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DT Vollmer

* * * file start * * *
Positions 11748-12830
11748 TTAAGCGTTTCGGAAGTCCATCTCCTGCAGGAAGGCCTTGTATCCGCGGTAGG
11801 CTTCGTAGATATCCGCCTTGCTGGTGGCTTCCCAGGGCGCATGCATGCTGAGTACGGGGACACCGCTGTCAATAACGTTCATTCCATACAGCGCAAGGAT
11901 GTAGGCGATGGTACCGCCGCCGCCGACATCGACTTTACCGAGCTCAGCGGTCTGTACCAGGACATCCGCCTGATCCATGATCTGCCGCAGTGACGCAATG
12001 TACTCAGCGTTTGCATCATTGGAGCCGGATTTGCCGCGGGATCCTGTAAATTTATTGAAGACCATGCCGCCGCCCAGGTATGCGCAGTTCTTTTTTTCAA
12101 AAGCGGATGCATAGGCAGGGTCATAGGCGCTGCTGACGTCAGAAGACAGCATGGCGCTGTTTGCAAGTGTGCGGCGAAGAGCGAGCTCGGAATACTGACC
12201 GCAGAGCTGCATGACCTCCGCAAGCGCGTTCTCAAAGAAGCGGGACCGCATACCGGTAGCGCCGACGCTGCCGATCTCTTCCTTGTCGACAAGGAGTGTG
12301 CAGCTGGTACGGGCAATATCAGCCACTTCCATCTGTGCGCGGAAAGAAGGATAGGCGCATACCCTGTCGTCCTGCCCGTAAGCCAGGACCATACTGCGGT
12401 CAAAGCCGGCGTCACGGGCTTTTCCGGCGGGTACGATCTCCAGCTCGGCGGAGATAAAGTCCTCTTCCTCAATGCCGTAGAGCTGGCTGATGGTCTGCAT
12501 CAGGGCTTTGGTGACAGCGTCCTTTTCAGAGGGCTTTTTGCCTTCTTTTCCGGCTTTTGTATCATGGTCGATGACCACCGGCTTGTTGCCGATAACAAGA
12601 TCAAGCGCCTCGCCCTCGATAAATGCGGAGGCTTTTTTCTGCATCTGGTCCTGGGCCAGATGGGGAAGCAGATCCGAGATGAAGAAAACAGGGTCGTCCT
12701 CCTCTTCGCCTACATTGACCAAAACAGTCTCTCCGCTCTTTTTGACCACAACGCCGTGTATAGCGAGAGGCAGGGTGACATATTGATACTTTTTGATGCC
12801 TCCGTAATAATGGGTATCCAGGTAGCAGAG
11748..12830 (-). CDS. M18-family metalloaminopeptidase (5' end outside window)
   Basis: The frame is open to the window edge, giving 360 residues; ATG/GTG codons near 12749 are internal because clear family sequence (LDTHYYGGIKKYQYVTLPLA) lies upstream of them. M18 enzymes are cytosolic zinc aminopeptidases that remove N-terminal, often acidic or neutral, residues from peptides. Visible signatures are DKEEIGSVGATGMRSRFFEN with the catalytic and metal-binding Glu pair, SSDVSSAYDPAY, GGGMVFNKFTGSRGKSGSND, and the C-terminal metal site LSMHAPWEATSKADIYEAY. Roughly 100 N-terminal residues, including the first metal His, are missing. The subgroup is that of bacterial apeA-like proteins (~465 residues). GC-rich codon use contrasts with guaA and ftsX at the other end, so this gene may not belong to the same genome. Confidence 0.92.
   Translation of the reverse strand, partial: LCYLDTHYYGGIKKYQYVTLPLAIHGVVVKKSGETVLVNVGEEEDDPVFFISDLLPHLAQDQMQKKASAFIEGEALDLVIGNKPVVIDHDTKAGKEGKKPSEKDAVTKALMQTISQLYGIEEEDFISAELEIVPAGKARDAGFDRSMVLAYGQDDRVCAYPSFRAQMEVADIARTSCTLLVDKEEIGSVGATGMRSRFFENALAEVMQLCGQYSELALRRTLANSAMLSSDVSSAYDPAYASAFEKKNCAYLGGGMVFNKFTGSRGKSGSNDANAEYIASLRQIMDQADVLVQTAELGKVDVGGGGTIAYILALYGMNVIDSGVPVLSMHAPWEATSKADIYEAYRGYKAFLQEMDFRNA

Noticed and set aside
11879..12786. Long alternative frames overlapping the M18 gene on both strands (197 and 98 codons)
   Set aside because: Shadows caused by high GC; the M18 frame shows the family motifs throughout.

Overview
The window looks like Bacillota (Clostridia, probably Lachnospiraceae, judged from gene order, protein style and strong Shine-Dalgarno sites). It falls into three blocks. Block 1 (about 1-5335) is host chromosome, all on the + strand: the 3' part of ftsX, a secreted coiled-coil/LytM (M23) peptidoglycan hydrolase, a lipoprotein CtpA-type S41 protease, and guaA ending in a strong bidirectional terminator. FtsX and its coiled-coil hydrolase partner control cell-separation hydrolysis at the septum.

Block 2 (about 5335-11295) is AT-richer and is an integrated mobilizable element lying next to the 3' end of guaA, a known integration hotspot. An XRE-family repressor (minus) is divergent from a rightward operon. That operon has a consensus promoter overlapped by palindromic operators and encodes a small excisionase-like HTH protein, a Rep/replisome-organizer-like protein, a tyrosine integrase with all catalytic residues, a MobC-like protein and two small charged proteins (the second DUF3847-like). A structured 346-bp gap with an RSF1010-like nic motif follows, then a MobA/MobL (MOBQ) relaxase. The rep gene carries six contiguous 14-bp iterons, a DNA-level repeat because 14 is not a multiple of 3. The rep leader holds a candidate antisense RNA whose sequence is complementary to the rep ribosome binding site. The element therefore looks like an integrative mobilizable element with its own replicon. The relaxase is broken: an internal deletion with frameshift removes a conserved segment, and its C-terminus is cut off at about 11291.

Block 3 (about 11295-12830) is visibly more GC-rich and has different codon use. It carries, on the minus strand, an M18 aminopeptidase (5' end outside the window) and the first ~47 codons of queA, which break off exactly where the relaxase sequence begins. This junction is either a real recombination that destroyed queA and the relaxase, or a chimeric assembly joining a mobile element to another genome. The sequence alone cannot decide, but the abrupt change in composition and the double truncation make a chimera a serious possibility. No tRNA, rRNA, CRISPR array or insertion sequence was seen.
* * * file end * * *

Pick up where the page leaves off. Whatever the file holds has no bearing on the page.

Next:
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The Integrity Council for the Voluntary Carbon Market (ICVCM) today announced the first seven carbon-crediting methodologies that meet its high-integrity Core Carbon Principles (CCPs) (see our earlier bulletin on the CCPs here). The ICVCM assesses categories of carbon credit projects (methodologies and/or protocols) to determine whether they can be labelled as “CCP-Approved” and used by a “CCP-Eligible” program, which currently includes the American Carbon Registry (ACR), Architecture for REDD+ Transaction TREES, Climate Action Reserve (CAR), Gold Standard (GS), and Verra’s Verified Carbon Standard (VCS). The ICVCM noted that the CCP label can now be used on an estimated 27M carbon credits issued from the two categories of CCP-Approved methodologies. The approval of the methodologies follows the Biden-Harris Administration’s announcement last week setting out principles for high-integrity voluntary carbon markets that relied heavily on the CCPs and other carbon crediting certification standards (see our earlier bulletin here).   This bulletin sets out the approved methodologies and provides an update on the assessment of other categories of carbon credits by the ICVCM:   Approved Methodologies The ICVCM approved the following ozone depleting substances (ODS) and landfill gas (LFG) methodologies as meeting the CCP criteria and rules, enabling the respective CCP-Eligible programs to issue CCP-labelled carbon credits from eligible projects. ODS methodologies. The following ODS methodologies are CCP-Approved: ACR’s Destruction of ODS from International Sources version 1.0;  CAR’s Article 5 ODS Project Protocol versions 1-2; and CAR’s U.S. ODS Project Protocol versions 1-2.  LFG methodologies. The following LFG methodologies are CCP-Approved: the Clean Development Mechanism’s (CDM) ACM0001 – Flaring or use of Landfill Gas versions 15-19, used by Verra and GS;  CDM’s AMS iii G – Landfill Methane Recovery version 10, used by Verra and GS;  ACR’s Landfill Gas Destruction and Beneficial Use Projects version 1-2; and  CAR’s US Landfill Protocol version 6.  Ongoing assessment of methodologies through Multi-Stakeholder Working Groups (MSWG). ICVCM indicated that it continues to conduct internal and MSWG reviews of the following six…